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Frederick William Cone
Frederick Cone (1866 - 1938) son of George Cone

Fred Cone was b: 08 Jul 1866 at Ashley Bank where his father George Cone was farming 40 acres he had purchased from his elder brother, William Cone. The farm was named "Aldham" after the Suffolk town where the Cone brothers were born and George built a sod hut there. The family later relocated to Rangiora when George opened a butcher's shop in Ashley Street.

Fred attended a private school in Rangiora and on completion of his education, started his working life learning the craft of saddlery at the Farmers Cooperative. This business serviced the area and sale day was particularly busy. Farmers headed for town and while there, took the opportunity to have their main form of transport, their horse, shod by a blacksmith and to have their saddles and gear mended or replaced. Fred first had a saddlery shop at Glentunnel then one at Rangiora 

 Fred Cone married Helen (Nellie) Bowie Wilson on April 25, 1888 at the Presbyterian Church, Kaiapoi. She was the daughter of Robert Wilson and mother Jane McKie nee McConnell from Castle Douglas, Kircudbright, South Scotland and had immigrated as assisted immigrants on the "Joseph Fletcher" in 1856. They lived at Kaiapoi where Robert was a baker and there their family of four boys and 3 girls, among them, Helen was born

Fred and Nellie's first two children, both boys, died.

Star: 18 May 1885:  The following New Zealand applications for patents are gazetted : Frederick William Cone, of Rangiora, saddler, for " A double-screw shoulder vein, for veining leather."

In early 1890 the family moved to Kaiapoi where the first three girls, Leonie, Isabel and Fllorence, were born. About 1895, the decision was made to move to New Plymouth, Taranaki and the family lived in the suburb of Fitzroy. Fred was manager for the next 3 years of R G Knight's Leather outlet on Devon Street, "Manufacturer of oilskin coats, Rick Covers Tents, Flags, etc. SADDLES, Harness, Collars, Bridles,, Gladstone bags, Portmanteaux -"CALL AND INSPECT. A Large Stock to choose from. Carriage Paid to any station within l0 miles on all orders of £3 and over. Marquees and Flags on hire" Abt mid 1898 the business was sold and Fred Cone opened his own outlet opposite the Herald Office in Devon-street. It was called "Canterbury Saddlery Company" and specialised in sales of saddlery and horse covers.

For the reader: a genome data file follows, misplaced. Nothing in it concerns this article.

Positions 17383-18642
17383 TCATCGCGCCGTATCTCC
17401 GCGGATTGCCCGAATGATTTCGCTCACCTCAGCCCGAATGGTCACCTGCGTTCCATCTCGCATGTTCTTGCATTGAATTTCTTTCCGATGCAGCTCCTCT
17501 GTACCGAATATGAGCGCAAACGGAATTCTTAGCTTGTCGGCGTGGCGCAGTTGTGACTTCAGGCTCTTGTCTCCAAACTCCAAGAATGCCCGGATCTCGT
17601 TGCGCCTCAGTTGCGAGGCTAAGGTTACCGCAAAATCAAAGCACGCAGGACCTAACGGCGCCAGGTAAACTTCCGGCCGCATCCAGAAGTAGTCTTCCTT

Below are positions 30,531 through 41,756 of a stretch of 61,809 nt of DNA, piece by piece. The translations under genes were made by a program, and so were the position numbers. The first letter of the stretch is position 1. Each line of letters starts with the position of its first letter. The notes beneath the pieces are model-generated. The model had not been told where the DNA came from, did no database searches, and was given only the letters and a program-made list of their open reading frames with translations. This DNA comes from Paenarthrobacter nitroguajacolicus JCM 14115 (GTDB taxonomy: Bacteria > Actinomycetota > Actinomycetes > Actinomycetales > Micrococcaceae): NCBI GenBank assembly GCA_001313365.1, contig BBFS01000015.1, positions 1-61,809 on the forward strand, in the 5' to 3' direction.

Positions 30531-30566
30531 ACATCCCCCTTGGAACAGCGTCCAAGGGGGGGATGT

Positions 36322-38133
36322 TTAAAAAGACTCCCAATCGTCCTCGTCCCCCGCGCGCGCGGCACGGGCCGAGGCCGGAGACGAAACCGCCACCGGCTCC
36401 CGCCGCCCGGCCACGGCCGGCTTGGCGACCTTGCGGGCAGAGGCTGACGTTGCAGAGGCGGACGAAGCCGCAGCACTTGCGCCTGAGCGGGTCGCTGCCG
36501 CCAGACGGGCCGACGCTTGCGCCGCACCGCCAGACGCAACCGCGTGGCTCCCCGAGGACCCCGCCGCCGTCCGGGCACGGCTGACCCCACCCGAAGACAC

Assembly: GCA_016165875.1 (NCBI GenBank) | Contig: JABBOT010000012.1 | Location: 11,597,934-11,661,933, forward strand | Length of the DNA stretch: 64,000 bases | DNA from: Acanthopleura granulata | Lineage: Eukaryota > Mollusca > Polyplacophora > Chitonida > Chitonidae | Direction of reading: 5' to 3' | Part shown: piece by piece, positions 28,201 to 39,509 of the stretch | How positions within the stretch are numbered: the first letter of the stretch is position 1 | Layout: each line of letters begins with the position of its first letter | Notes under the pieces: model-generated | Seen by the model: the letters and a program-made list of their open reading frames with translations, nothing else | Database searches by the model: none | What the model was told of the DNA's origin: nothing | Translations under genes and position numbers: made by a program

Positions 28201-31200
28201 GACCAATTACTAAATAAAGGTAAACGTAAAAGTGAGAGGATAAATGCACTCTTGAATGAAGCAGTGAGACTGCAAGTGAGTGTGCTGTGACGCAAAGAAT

Early 1900, Fred took up a position as manager of the saddlery shop at the Moa Farmers Union at Inglewood

The Moa Farmers' Union, Ltd was established in the year 1891. The premises are centrally situated, and included drapery, millinery, grocery, ironmongery, a saddlery shop (Fred Cone (centre of photo below) was manager), earthenware, and baking departments where two large ovens  were kept fully employed. The turnover in 1905 amounted to £35,000 and about forty people were employed.
Manager, Moa Farmers Union Saddlery Shop, Inglewood

Taranaki Herald: School Committee Elections: 27 Apr 1905; INGLEWOOD. J. Winfield. H. W. Tarplee, A. Marshall. D. Alllan. T. Nichols, F.W.Cone.

Taranaki Herald: 18 Apr 1907: INGLEWOOD: Messrs Harold Thomson and H. B. Curtis have been nominated for the position of Mayor; J M Lessrs, G. W. Bennett, F H. Brown, F.W.Cone, H. Mayne, D. H. McDonald, A. E. Surrey, H. W.Tarplee, J. W. Winfield and G. Young have been nominated for six seats on the Borough Council

At the end of June 1909, the family returned south to Canterbury. It is thought that a property was first purchased at 12 Sheldon St., Opawa. Fred became a market gardener (Helen's uncle William Barbour Wilson, was a nurseryman) In 1910 Fred bought about 5 acres at 50 Langdon's Road, Papanui, Christchurch - this land bordered the railway line and 1945 became part of the Firestone Tyre Factory. He planted it out mainly in apple trees - Cox's Orange, Delicious, Worcester Pearmain, Lord Wolseley and Sturmer Pippin. He had some pear trees - Winter Cole and Winter Nelis and a plum and quince. While the orchard was coming into production, he interplanted with 7000 tomato plants and cucumbers and grew blackcurrants. 

1913c: Back; Myrtle, Florrie, Isabel, Phyllis; Seated - Leonie; Agnes; Fred; Freda; Helen; Evelyn